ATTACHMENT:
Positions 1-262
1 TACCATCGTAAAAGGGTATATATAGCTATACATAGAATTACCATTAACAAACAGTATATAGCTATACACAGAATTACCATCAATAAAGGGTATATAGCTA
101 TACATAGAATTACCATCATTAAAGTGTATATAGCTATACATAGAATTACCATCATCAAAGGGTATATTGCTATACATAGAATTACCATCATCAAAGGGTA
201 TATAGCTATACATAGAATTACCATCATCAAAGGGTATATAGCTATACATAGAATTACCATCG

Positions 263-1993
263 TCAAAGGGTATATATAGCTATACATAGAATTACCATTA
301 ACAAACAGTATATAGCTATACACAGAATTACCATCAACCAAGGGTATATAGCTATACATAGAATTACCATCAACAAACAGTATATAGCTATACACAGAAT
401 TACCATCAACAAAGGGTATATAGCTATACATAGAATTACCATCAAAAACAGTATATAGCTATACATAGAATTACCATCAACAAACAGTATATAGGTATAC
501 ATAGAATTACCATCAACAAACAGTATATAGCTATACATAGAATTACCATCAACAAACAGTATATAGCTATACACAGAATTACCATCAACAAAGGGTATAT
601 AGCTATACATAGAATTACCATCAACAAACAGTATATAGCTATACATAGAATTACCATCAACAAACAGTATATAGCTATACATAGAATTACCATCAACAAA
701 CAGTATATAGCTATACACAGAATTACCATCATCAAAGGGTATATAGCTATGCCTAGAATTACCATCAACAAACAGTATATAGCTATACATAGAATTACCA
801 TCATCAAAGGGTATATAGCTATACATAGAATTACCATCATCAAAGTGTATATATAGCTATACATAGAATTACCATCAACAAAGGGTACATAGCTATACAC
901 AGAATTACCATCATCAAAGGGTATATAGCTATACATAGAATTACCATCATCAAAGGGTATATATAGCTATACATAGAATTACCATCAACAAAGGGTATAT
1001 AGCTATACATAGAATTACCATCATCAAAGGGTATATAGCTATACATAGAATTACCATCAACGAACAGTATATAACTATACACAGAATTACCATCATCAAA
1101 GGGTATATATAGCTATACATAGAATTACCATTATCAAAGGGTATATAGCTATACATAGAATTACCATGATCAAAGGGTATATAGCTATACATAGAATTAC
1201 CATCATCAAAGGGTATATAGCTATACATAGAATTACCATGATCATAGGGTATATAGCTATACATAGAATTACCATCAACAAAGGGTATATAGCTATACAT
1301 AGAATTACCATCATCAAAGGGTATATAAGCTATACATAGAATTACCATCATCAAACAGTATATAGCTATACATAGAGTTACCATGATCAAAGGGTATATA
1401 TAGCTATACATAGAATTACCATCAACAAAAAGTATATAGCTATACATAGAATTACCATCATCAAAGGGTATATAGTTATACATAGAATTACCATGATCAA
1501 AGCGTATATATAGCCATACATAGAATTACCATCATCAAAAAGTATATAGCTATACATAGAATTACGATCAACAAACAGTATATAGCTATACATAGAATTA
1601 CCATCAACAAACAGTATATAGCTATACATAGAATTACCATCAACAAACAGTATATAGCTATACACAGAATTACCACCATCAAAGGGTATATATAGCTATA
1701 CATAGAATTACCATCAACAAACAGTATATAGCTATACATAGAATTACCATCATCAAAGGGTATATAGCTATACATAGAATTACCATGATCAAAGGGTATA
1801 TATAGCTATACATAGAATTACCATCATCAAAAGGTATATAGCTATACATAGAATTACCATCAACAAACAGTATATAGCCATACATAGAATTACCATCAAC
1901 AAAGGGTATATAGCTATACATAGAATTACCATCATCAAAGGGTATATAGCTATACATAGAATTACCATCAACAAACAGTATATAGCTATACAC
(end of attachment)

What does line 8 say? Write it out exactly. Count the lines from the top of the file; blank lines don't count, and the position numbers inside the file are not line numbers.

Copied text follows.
401 TACCATCAACAAAGGGTATATAGCTATACATAGAATTACCATCAAAAACAGTATATAGCTATACATAGAATTACCATCAACAAACAGTATATAGGTATAC